Polychain Capital and Arca, two crypto investment firms, are proposing yield cutbacks to the Anchor Protocol, the Terra blockchain ecosystem’s largest decentralized finance (DeFi) lending protocol, in a vote this week.
Anchor Protocol promises a 19.5 percent yield and has amassed a total value locked (TVL) of $12.7 billion, a growth rate that some analysts and dealers believe is unsustainable. According to data from DeFi Llama, Anchor is the largest DeFi protocol by TVL in the Terra ecosystem and the fourth-largest DeFi protocol across all blockchains.
For users that deposit more than 100,000 of Terra’s dollar-linked stablecoin UST into the protocol, the proposed yield cutbacks will reduce Anchor’s payout by between 2 and 9.5 percentage points in yearly yield.
“After successfully bootstrapping UST adoption with a 20% Anchor Rate, it’s time to focus on protocol sustainability by bringing down the overall yield earned by depositors and maintaining high yields for small-and-medium sized users,” the proposal stated.
|Deposit Amount||Proposed APY|
|Up to 100,000 UST||19.56% [No change]|
|Above 100,000 and up to 500,000 UST||17.5%|
|Above 500,000 UST||10.0%|
TIERED PAYOUTS: For a depositor of 1,000,000 UST, the first 100,000 is subject to 19.56% APY, the next 400,000 UST will be subject to 17.50% APY, and the remaining 500,000 UST would earn 10.00% APY.
Polychain and Arca, which both have capital locked up in Anchor, also proposed downward rate revisions every 30 days for deposit amounts in the two higher tiers, which would be implemented over one and a half years beginning on April 1.
The proposal, introduced in Anchor’s governance forum on Feb. 25, officially went live for voting on Thursday.
Despite the fact that voting on the plan is still ongoing (voting closes next Wednesday AM), it looks that the initiative’s chances of passing are limited.
As of press time, over 70% of Anchor token holders had voted, with 55% voting “No” and 16% voting “Yes.”
Terra’s development is being anchored.
Stablecoin farming has drawn big swaths of crypto investors hoping for high rewards with lesser market risk amid the market sell-off. Unlike yield farming with riskier cryptocurrencies, keeping the underlying stablecoins has almost no volatility.
The proposal comes as critics of Anchor say its high yield will become unsustainable and is threatening the long-term viability of the protocol and the larger Terra ecosystem.
Anchor presently offers a 19.57 percent annual percentage yield (APY) on UST stablecoin deposits, which are paid out in its native ANC token.
This value is significantly greater than similar DeFi projects. Curve, a popular decentralized stablecoin exchange, for example, is paying an APY of 4.7 percent to 11.8 percent on deposits in its UST pool.
Anchor has also sparked a frenzy of interest in UST stablecoins among yield-hungry investors, driving UST’s sister token LUNA to new all-time highs, despite the fact that other layer-1 tokens have been massively sold off. This month has also seen a significant price increase in Anchor’s native ANC cryptocurrency.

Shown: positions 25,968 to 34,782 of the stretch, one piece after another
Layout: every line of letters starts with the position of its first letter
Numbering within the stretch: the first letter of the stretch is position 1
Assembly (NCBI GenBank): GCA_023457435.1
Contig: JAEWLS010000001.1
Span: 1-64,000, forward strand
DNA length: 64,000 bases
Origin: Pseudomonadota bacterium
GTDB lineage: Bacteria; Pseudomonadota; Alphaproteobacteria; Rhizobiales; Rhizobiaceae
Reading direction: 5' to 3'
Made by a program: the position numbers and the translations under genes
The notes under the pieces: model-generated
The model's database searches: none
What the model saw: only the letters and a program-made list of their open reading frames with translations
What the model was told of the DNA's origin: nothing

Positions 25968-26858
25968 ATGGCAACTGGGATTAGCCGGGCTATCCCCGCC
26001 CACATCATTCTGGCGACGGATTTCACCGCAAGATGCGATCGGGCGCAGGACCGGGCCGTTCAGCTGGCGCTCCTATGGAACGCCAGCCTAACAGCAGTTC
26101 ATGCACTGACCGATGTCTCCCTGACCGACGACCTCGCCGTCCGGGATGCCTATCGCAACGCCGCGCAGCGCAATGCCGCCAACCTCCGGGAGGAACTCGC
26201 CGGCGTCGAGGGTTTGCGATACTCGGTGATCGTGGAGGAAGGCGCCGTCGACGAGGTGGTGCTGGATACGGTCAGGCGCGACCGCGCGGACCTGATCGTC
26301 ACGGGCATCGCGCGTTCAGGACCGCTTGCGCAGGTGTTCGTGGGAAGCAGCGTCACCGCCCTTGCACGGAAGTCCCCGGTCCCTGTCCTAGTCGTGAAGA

Anchor’s current borrow rate for UST now sits at 12.7%, a figure lower than the 19.5% yield Anchor is paying out to its depositors. Additionally, the amount of UST deposited far exceeds the amount of UST being loaned out.
The community debates
The proposal has drawn intense discussion from the DeFi community, igniting debates ranging from potential loopholes to whether changes to Anchor’s existing code base proposed by third parties constitute a valid governance proposal.
Many respondents in the proposal’s governance thread highlighted concerns regarding a potential Sybil attack. Such an attack occurs if Anchor users with large amounts of UST create multiple wallets below the 100,000 UST threshold to continue to collect the higher yield.
In response to those critics, Polychain research strategist Josh Rosenthal responded
“We are taking a calculated bet in assuming that this wallet gamesmanship will take place on the margins, but not at a magnitude that will render this proposal ineffective on the whole.”
Another concern highlighted by Gabriel Shapiro (“@lex_node”), general counsel at Delphi Labs, centered around the lack of clear direction regarding the proposal’s implementation.
Shapiro called the proposal “intrinsically meaningless” and “impossible to evaluate,” pointing to the technical legwork required if the proposal were to pass.
Others took to Twitter to say that implementing the proposal would be a poor use of Anchor’s precious developer resources.
Kanav Kariya, president of Jump Crypto, also tweeted that Jump would vote “No.”
The proposal also touches upon a long-standing DeFi criticism, namely, that projects are quick to rake up TVL by paying out an unsustainable yield.
Eventually, the critics say, the flywheel will collapse, leading to a mass exodus of capital, token crashes and tears. (The term “Ponzinomics” is now a staple of the crypto vernacular.)
It appears DeFi “degens” will have to choose between higher short-term gains or longer-term sustainability of the protocol.
While Terra co-founder Do Kwon has remained silent on which side he supports, Anchor Protocol’s official Twitter account retweeted a post from a Twitter user voicing objections to the proposal.
Even if the proposal fails, it appears that the effort is at least igniting much-needed discussion over the sustainability of Anchor, with some dissenters objecting to the proposal in its practice, but not in its spirit.
“We should welcome new brains thinking about Anchor’s future and participating in its governance,” Kwon tweeted.
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